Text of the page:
Plan your work, work your plan
By Dr. Patricia Laino
My job has involved teaching and coaching aspiring entrepreneurs for over 20 years on how to really start up their own business and succeed.
The odds of you succeeding in business without guidance and specific skills are only about 20 percent. Over 80 percent of my entrepreneur students who open their own business succeed. The rationale for this is that they learned the specific steps to successfully create their plan to start up their business before wasting time and money.
In my opinion, a profitable business is the target to staying healthy when in your own business. The “prescription” for health is to research and develop your own individualized business plan and then plan your work and work your plan. The healthy entrepreneur has the ability to effectively manage his or her time and make stress work by taking control of stressful situations.
Initially, I ask my entrepreneur students whether or not they have the expertise and experience in the business that they want to open. This creates a great deal of research and further discussion of the pros and cons of starting the business that they have in mind. Many of them have the technical skills, but lack management skills so vital to success.
Applying specific and effective skills are what make the difference between business malfunction and your success. Successful entrepreneurs tend to see opportunities that others don’t and they focus on “real” money-making priorities. They find a need and let nothing stand in their way. They know that it’s hard at the start, chaotic in the middle and terrific at the end.
Most successful entrepreneurs see problems as challenges and not as threats. When the problems are solved, they become ecstatic. I have discovered that winning entrepreneurs are extremely self-confident and accept risks as opportunities. They think that the greater the risk, the greater the reward. In addition, they know the importance of disaster recovery services and business continuity strategies in operating a successful business.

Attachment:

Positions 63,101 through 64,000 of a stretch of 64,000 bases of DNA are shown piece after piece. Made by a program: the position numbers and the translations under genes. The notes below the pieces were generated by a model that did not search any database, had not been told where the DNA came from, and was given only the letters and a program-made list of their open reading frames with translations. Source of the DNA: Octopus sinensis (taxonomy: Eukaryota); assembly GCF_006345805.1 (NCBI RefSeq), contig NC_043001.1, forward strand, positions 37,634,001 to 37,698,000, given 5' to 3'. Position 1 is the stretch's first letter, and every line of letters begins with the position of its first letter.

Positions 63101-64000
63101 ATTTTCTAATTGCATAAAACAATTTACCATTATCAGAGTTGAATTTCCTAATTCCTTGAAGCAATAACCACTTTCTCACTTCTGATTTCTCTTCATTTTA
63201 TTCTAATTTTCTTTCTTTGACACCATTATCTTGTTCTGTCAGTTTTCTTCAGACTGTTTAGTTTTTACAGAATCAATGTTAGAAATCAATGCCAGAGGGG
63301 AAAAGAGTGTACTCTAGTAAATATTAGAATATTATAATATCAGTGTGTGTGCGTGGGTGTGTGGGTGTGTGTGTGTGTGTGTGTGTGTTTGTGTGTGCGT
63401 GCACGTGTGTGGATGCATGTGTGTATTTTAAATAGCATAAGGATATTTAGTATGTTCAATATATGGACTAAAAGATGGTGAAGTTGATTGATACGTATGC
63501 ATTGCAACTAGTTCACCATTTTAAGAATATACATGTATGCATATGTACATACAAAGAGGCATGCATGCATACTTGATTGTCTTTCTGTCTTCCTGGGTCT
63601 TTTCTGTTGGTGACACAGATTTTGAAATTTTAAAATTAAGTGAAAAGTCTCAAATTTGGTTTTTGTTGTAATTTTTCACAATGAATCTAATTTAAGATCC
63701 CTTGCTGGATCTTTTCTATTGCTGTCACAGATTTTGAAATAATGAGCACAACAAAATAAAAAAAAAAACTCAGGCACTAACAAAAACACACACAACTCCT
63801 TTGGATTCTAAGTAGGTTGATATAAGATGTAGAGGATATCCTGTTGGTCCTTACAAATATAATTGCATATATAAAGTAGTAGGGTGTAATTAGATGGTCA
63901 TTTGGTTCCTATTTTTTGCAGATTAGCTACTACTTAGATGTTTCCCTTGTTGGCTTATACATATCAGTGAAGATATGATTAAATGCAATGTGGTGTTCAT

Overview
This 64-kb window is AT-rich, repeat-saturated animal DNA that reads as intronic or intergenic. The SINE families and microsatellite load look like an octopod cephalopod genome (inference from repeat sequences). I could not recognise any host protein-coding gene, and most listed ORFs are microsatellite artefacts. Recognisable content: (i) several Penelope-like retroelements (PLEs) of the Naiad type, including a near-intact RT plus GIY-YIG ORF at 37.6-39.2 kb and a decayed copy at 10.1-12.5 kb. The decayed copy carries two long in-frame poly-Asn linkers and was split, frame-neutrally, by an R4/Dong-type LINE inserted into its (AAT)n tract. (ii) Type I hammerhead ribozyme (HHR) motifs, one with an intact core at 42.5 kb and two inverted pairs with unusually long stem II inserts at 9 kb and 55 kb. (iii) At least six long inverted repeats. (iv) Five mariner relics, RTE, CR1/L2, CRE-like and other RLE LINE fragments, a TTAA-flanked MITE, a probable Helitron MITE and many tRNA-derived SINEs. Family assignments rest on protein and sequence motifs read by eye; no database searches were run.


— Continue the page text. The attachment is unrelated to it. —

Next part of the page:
The six-figure entrepreneur resists the temptation to do what comes easy instead of what’s really essential to making money. It’s not how hard you work but rather the way you work that truly counts in operating business operations.
Through the years, I have discovered that one of the major “keys” to business success is the ideal location with ample parking, lots of lights, numerous potential customers driving by and targeted advertisement that makes it easy to find the site where customers can come to shop and buy.
Many times, aspiring entrepreneurs will want to sell something that they like but soon find out that there are only a few people who will ever purchase it. You must also find out what the market will bear for those who purchase products or services. They need to determine if they can generate a healthy profit by developing and assessing their three-year pro forma data, or present or projected figures.
When entrepreneurs start working on their business plan, they need to ask themselves how much money do I need to start this business and where can I go to secure it? It’s always wise to have some cash to inject into your start-up to show that you are serious.
When the news media asked the famous Hilton Hotel chain owner, Conrad Hilton, what he attributes his success to, he quickly replied, “location, location, location!”
Through the years I have found that this is one of the major “keys” to business success. If your customers can’t easily find you, then how can they buy from you?
Successful business owners usually have a single-minded, almost compulsive desire to start a business by selling something that their customers can’t live without, at a price that makes a healthy profit. Hence, all their efforts are focused on just that!
Follow my blogs on firstname.lastname@example.org if you want to succeed in your own business, or purchase my book called “Unlock the American Dream” from Amazon or Barnes & Noble for more of my business advice.
• Dr. Patricia K. Laino is the executive director of the Women’s Business Center of New York State.